2. If necessary, write the code that implements your function.
3. Set x to some initial value.
4. In `draw`, before you paint the oval, calculate `y = f(x);`. Paint the oval and then increment `x`. If necessary, reset `x` so it stays in range.

If you want a vertical line that is wavy left and right, just reverse the roles of `x` and `y` in the above. If you want the oval to go in the reverse direction, just decrement instead of increment in step 4.

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I know you already accepted an answer, but here's something to draw additional inspiration from that I whipped up...

``````package wavy;

import java.awt.BorderLayout;
import java.awt.Color;
import java.awt.Dimension;
import java.awt.Graphics;
import java.awt.Graphics2D;
import java.util.Timer;
import javax.swing.JFrame;
import javax.swing.JPanel;

public class Wavy {

public static void main(String[] args) {

final JFrame frame = new JFrame("Wavy!");

final WavyPanel wp = new WavyPanel();

frame.setDefaultCloseOperation(JFrame.EXIT_ON_CLOSE);

final Ticker t = new Ticker(wp);
final Repainter r = new Repainter(wp);

frame.pack();
frame.setVisible(true);

final Timer tickTimer = new Timer();
final Timer paintTimer = new Timer();

paintTimer.schedule(r, 1000, 50);
tickTimer.schedule(t, 1000, 10);

}

private static class WavyPanel extends JPanel {

private final Dimension size = new Dimension(640, 480);
private int amplitude = 50;
private int frequency = 5;

private int x = 0;
private double y = size.height / 2;
private int yBase = 0;

WavyPanel() {

super(true);

}

@Override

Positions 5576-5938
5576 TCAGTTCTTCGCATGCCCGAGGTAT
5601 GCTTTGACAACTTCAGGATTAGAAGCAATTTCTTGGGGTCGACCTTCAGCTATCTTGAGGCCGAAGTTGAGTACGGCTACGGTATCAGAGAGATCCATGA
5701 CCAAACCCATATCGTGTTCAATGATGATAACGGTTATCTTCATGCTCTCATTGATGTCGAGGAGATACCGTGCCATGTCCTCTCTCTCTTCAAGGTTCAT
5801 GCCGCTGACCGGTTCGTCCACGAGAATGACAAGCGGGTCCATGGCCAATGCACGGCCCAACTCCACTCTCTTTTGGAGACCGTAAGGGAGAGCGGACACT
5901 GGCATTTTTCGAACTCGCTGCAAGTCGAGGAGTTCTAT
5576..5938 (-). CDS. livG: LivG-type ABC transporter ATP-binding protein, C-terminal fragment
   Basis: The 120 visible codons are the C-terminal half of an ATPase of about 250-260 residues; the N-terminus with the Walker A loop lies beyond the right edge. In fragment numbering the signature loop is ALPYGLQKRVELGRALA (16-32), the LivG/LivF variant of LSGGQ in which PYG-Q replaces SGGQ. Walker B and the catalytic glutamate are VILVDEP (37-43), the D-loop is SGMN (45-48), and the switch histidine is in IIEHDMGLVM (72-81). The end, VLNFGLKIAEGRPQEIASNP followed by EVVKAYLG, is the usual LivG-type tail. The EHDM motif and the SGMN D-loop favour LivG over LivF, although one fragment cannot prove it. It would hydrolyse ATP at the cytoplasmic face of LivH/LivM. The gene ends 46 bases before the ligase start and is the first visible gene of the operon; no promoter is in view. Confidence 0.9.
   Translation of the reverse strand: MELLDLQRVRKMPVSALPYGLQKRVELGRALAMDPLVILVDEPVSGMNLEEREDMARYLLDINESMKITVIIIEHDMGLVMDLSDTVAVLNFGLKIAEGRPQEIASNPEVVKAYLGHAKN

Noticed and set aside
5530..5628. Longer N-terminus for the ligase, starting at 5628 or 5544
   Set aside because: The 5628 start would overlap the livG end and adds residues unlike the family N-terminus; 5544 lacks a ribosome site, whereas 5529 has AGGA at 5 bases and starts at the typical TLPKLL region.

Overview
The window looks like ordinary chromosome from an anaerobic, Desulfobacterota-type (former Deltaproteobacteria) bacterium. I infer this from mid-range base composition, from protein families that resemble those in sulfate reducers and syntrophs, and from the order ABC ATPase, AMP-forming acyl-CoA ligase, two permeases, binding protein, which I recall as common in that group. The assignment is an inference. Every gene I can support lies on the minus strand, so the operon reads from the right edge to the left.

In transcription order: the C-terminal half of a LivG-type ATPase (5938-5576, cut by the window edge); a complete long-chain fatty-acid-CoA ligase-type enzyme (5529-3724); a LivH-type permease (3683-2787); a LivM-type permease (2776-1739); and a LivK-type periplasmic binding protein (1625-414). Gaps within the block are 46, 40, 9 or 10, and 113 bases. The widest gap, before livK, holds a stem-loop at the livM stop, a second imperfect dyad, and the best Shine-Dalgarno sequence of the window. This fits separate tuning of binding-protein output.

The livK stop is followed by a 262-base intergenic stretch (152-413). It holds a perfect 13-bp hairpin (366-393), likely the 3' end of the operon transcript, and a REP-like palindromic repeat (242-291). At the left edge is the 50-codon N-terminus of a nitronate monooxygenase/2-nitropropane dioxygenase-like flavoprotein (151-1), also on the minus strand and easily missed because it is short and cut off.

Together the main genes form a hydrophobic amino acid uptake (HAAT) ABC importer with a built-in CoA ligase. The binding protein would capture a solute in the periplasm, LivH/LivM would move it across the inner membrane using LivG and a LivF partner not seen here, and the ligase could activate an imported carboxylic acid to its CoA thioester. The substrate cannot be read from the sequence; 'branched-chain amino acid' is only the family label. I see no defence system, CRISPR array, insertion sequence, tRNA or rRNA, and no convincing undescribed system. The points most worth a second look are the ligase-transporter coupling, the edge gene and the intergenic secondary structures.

protected void paintComponent(final Graphics g) {

final Graphics2D g2 = (Graphics2D)g;

g2.setColor(Color.WHITE);
g2.fillRect(0, 0, size.width, size.height);

g2.setColor(Color.BLACK);
g2.fillOval(x, (int)y, 30, 30);

}

@Override
public Dimension getPreferredSize() {
return size;
}

@Override
public Dimension getMinimumSize() {
return size;
}

@Override
public Dimension getMaximumSize() {
return size;
}

public void tick() {

//Move a pixel to the right; loop over to the left when reaching edge
x = (++x) % size.width;

//Length of one full wave = panel width divided by frequency
final int waveLength = size.width / frequency;

//Incrementing yBase; capping off at wavelength
yBase = (++yBase) % waveLength;

//Normalizing to [0..1]
final double normalized = (double)yBase / (double)waveLength;

//Full wave at 2*pi, means...
final double radians = normalized * Math.PI * 2;

//Getting the sine

//Multiplying with amplitude, add to center position and we have our y
y = (int)(sine * amplitude) + size.height/2;

}

}

private static class Ticker extends TimerTask {

private final WavyPanel panel;

Ticker(final WavyPanel panel) {

this.panel = panel;

}

@Override
public void run() {

panel.tick();

}

}

private static class Repainter extends TimerTask {

private final WavyPanel panel;

Repainter(final WavyPanel panel) {

this.panel = panel;

}

@Override
public void run() {

panel.repaint();

}

}

}
``````

This should run at an approximate 20 frames per second. You can increase this by setting the second argument of `paintTimer.schedule(r, 1000, 50)` lower. The speed of movement can be altered by lowering (speeding up) or increasing (slower) the second argument of `tickTimer.schedule(t, 1000, 50)`.

Changing the `amplitude` field of WavyPanel will change how high/low the circle moves. Changing the `frequency` to a higher value will result in shorter waves, while a lower value will produce longer waves.

With some additional work you could add in controls to change the amplitude and frequency on-the-fly. Some additional notes:

• You may wish to add some safeguard to the `tick()` method to make sure that when one invocation is already running, additional ones are skipped until the first one is done. Otherwise the calculations could fail for short tick intervals. A semaphore could be used here.
• Since trigonometric calculations aren't exactly the cheapest, you may consider caching some results (e.g. in an array) for re-use if many similar animations are to be played or if there's a lot more drawing going on.